WVU band fraternity raises music awareness at local elementary school
Published: Thursday, March 1, 2012
Updated: Friday, March 2, 2012 02:03
The West Virginia University Omicron chapter of Kappa Kappa Psi visited North Elementary School students Thursday to help raise interest in music education as part of the Kappa's Kids program.
Kappa Kappa Psi, the National Honorary Band Fraternity, developed the after school program in 2010 to help promote music education at an early age.
"We attend various elementary schools in the Morgantown area once a week for three weeks straight," said Katherine Beverage, president of Kappa Kappa Psi at WVU.
The Kappa's Kids program is finishing off three weeks of activities at North Elementary School, where members work directly with students to introduce them to various aspects of music education.
"The goal of this program is to increase awareness and interest in music education in kids," Beverage said. "Our goal is to be able to bring this knowledge to students, and by sparking interest in this area, hopefully preventing further music program cuts and allowing students' musical interests to flourish."
The program was created in response to art education programs being cut across the country, Beverage said.
"Often the first programs to suffer from budget cuts in the schools are the art programs," she said. "Across the country, music programs are being cut from elementary and middle schools."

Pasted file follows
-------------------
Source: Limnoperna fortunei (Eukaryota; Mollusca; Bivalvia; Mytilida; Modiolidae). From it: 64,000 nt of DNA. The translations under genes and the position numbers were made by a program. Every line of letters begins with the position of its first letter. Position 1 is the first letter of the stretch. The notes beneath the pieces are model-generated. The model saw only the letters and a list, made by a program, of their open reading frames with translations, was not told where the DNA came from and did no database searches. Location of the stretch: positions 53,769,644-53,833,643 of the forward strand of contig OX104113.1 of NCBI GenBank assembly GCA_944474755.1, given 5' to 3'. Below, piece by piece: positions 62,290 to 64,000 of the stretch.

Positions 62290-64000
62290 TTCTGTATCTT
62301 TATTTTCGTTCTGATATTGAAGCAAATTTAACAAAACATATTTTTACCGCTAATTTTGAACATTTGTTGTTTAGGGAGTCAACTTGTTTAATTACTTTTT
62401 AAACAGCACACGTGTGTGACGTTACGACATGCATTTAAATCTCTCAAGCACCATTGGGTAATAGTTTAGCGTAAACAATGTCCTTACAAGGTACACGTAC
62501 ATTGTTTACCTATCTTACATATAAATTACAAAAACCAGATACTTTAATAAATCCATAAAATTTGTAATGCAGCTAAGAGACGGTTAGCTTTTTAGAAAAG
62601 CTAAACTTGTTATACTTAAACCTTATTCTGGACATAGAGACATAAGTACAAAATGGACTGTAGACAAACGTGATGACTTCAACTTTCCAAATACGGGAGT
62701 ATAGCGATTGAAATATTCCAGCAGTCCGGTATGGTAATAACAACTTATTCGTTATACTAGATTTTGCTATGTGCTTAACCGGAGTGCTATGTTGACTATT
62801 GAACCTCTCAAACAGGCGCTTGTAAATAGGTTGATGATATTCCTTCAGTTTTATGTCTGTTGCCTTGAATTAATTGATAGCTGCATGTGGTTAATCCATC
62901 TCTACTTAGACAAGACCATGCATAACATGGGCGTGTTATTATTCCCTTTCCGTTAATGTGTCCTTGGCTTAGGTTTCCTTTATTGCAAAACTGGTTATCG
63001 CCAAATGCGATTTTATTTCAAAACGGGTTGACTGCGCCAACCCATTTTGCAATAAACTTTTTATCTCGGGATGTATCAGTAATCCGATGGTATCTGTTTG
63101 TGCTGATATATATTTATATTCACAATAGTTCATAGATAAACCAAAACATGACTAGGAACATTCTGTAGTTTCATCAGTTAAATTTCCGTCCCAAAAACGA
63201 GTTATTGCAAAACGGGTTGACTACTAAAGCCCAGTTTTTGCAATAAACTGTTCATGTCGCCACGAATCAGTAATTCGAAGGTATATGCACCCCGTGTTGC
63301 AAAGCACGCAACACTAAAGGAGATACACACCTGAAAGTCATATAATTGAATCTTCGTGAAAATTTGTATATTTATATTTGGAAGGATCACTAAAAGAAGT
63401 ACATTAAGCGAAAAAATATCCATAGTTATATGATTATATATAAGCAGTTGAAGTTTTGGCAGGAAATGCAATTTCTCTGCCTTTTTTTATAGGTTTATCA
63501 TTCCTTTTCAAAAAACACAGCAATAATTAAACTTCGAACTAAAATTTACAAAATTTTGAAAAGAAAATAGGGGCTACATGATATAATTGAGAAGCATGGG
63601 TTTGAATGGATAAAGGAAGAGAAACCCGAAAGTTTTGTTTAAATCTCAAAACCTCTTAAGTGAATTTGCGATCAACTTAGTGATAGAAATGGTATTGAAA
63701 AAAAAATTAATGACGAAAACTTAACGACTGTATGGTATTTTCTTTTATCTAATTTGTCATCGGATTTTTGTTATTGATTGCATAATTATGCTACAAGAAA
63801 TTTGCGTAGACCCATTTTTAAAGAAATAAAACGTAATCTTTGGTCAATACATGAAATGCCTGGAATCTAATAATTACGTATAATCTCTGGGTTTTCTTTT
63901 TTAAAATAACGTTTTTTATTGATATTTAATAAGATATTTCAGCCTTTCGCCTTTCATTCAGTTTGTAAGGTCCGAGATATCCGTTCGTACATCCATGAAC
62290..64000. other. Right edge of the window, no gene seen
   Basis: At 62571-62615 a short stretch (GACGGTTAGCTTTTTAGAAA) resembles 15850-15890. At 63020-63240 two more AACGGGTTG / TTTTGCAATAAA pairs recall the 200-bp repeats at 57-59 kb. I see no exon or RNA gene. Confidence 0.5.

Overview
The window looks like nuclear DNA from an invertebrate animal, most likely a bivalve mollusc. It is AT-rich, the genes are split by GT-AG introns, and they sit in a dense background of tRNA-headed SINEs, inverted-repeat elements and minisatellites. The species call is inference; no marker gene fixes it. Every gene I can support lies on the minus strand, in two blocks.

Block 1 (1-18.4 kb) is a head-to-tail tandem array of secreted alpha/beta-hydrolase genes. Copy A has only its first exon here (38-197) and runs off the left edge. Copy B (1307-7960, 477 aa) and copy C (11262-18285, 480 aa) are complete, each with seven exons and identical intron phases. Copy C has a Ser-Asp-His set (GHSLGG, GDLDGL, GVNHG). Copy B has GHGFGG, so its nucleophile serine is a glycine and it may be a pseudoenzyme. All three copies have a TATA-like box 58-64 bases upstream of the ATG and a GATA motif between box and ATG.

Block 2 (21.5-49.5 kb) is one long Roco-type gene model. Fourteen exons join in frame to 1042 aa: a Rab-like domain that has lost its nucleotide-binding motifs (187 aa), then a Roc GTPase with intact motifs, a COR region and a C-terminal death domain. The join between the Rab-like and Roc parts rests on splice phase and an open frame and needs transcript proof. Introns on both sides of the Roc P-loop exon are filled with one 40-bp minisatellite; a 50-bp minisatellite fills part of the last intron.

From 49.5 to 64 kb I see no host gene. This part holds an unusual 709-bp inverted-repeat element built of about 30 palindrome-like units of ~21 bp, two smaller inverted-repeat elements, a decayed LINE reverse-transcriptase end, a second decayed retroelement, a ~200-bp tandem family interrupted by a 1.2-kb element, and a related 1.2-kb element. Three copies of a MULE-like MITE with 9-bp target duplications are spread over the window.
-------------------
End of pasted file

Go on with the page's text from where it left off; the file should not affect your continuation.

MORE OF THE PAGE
Beverage said she believes the Kappa's Kids program is important to help students excel in school and personal relationships.
"It has been shown in multiple studies that the brightest and smartest students in a grade are often involved in an art, including music," she said. "Activities like marching band teach leadership, time management, and good communication skills with others."
Students involved in Kappa Kappa Psi rotate the elementary school children through stations with different activities during the three weeks they teach at the school, Beverage said.
"Some of the stations include musical chairs with a learning aspect incorporated, teaching notes on a musical staff, teaching and clapping out rhythms, instrument show and tell, The ‘Pride of West Virginia,' the Mountaineers Marching Band uniform try-on, colorguard show and tell, conducting with one of the WVU Drum Majors, a matching game with musical instruments and their sounds and more," she said.
Beverage said these activities provide the elementary school students with an outlet to express themselves.
"Many kids are not getting the chance to learn and embrace music. Music teaches children self-discipline, self-expression, confidence, self-motivation and perseverance," she said. "Activities like marching band encourage physical activity, teach good communication skills with other people, leadership and how to work in a group."
Beverage said she and the other members of Kappa Kappa Psi are excited about the success of the program and the good they doing for children all over Morgantown.
"It's important to give students the opportunities to have these outlets to the arts and also to teach them the necessary skills for higher education and life," Beverage said.